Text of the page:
My honeymoon. My wedding dress. My glasses…
These are just some of the examples my mother in law (MiL) felt justified to tell me I’m in the wrong. I was in the wrong to go on honeymoon for two weeks because she “might die”. I was in the wrong to wear a wedding dress that had short sleeves because I’m a hijabi (I didn’t wear hijab on my wedding day, a whole ‘nother conversation with my MiL – but my husband wanted to see me look extra nice for just one day). I was also in the wrong to wear my glasses day to day because “a new bride should always look beautiful”.
“When me and my husband have been so close to divorce several times in this first year, it feels unnecessary and inaccurate to “celebrate” our first anniversary.”
I’ve just marked one year of marriage. I say “marked” rather than celebrate because it has been a such tough year. When me and my husband have been so close to divorce several times in this first year, it feels unnecessary and inaccurate to “celebrate” our first anniversary. What would we celebrate? Surviving? That we held on? That I spent so many nights and days crying, begging my husband to give me – and us – some distance from his family so that we could work on us. I know the first years of marriage are always tough, I never expected it to be a bed of roses and all romance and glamour. But I also didn’t expect my in laws to criticise me on every little thing. And it is EVERY little thing.
It started very very early. Before I was even married. I was told what I could, and more importantly, COULDNT wear on my own wedding. I dreamt of my outfit, like all girls. The princess dress, the jewellery, the tradition. But I was told “no, that’s old fashioned. I don’t like it. You should wear this.” I respectfully disagreed and said this is what I’ve always wanted. So I wore what I wanted – and more importantly, what my husband was happy with. And boy, a year since my wedding and I STILL hear about how wrong I was…
I don’t live with my in laws, there’s no space in their house. Everyone told me this was a blessing. And considering the strain they’ve had on my marriage, I know for a fact if I did live with them, I would have been divorced by now. But everytime I do go round – which used to be several times a week, but now less – I was always always criticised. For not wearing jewellery. For not wearing make up. For wearing my glasses. I dress modestly. Abayas and long dresses, I’m not a flashy person. But my MiL wanted me to be more “beautiful”. Then I was constantly made to feel like a bad wife and daughter in law. Pointing out things to me like my husband hasn’t had a hair cut, or he’s wearing an old tshirt – apparently it was my fault that my husband chose comfy clothes over dressy ones, it meant I wasn’t looking after him. Because I didn’t spend every single day with them, “so and so’s wife stays at home everyday and cooks with her MiL”. Then there was the time I was in an and out of hospital for over a month, seriously ill, close to multiple organ failure if my illness hadn’t been caught in time. My MiL didn’t come to visit me in hospital. But she would ring me. To ask when I’d be home again because “my son is alone and I don’t like it when he’s alone”….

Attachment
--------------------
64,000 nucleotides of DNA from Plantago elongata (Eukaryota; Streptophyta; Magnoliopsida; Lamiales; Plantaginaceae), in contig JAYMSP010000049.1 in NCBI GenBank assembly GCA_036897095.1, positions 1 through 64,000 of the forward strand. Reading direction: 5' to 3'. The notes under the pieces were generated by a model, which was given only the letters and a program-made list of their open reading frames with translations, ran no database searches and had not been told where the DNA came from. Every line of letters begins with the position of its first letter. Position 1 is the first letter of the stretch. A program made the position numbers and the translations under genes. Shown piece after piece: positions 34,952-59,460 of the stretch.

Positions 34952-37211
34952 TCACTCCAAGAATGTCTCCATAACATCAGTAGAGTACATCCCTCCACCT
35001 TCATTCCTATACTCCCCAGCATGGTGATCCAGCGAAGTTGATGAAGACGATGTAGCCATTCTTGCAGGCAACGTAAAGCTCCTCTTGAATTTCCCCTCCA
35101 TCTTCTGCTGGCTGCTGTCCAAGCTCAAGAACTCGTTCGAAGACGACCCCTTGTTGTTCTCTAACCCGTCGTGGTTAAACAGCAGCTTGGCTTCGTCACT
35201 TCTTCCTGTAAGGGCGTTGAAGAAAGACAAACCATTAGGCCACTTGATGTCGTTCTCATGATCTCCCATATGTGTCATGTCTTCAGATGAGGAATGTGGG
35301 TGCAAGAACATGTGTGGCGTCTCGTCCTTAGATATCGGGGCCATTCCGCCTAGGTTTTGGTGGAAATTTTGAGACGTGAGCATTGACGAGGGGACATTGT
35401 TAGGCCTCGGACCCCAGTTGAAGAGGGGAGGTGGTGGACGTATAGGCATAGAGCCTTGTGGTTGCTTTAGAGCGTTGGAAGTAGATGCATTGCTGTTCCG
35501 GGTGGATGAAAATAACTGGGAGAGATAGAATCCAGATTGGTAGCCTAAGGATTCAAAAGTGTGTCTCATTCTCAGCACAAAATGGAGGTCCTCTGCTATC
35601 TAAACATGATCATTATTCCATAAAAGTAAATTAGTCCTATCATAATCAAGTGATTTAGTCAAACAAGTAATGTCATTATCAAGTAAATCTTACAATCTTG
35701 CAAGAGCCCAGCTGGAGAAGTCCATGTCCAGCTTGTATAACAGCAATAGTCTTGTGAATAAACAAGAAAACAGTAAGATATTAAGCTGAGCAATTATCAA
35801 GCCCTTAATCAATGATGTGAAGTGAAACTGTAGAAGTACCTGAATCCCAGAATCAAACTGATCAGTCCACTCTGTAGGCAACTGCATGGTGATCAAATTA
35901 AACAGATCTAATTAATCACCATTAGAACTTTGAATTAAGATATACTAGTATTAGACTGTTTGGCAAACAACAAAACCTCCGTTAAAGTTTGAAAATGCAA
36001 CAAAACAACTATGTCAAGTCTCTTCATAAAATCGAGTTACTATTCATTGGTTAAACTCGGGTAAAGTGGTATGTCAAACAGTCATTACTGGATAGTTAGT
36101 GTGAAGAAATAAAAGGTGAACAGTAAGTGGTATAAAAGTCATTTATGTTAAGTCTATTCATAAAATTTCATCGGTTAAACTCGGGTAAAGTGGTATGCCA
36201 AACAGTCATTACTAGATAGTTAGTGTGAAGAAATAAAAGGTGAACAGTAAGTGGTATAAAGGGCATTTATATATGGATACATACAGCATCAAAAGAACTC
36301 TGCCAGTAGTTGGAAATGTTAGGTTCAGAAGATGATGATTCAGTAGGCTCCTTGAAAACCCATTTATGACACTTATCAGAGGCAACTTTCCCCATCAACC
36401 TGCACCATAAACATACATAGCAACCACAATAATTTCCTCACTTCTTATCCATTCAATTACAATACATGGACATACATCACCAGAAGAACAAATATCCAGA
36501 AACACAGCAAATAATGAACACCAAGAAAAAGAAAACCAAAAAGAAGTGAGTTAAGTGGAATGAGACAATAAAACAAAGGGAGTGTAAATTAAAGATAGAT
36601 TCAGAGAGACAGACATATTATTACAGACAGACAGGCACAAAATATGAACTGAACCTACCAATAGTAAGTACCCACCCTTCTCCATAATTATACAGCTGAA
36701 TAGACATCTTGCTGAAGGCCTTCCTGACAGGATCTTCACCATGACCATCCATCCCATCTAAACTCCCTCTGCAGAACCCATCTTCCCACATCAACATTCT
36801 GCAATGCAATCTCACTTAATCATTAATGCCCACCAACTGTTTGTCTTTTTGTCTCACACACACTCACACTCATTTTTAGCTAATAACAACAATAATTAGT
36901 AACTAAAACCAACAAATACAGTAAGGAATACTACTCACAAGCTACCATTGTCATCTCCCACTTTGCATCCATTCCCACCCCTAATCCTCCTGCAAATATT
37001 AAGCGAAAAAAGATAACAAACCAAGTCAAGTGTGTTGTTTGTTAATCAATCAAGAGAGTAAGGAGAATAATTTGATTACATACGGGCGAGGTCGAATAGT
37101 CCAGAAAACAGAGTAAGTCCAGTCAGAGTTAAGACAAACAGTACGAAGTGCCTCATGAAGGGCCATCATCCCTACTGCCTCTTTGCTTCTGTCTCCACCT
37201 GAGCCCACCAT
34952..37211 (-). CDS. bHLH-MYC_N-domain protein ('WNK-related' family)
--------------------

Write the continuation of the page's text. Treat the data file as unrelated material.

The best was when we had to go to a relatives house soon after marriage. My husband chose my outfit, a pretty black abaya with turquoise sequins and embroidery – AND I wore make up. In front of my husband, my MiL said I looked nice. As soon as my husband left the room –
“You shouldn’t listen to him when he tells you how to dress, you look rough.” And then when my husband would question her on it “I was just joking, where’s her sense of humour?!” If had a penny for everytime she’s used that after saying something to me…
All marriages come with strains, pressures and expectations. But when they come from the in laws rather than the couple itself, it can have devastating effects. My husband and I have barely managed to scrape through our first year of marriage. And it saddens me, because it’s not due to us. We haven’t failed as a couple. We love each other, and obviously have our normal ups and downs. But our culture needs to change. Our parents generation needs to understand that their boys don’t get married for the sake of their parents, that their son’s wives aren’t for them to belittle and dictate to. They need to understand that their son’s wives are human. That they’ve sacrificed everything when they got married. They left their own family behind, possibly even moved cities. And the last thing they need is to be told they’re not good enough. Instead they need to be welcomed. To receive kindness and love. This woman is your son’s happiness. She is someone’s daughter. And if you wouldn’t speak to your own daughter like that, then why would you think it’s ok to speak to someone else’s daughter that way…?
Image credit: https://flic.kr/p/5xfM1X
Disclaimer: the opinions expressed in this article are solely those of the original author and do not necessarily reflect the views of the website
If you would like to submit a blog post, sharing your experiences or perspectives, then please email us on email@example.com. You can submit poems, short stories or any other type of post! You can also submit anonymously too.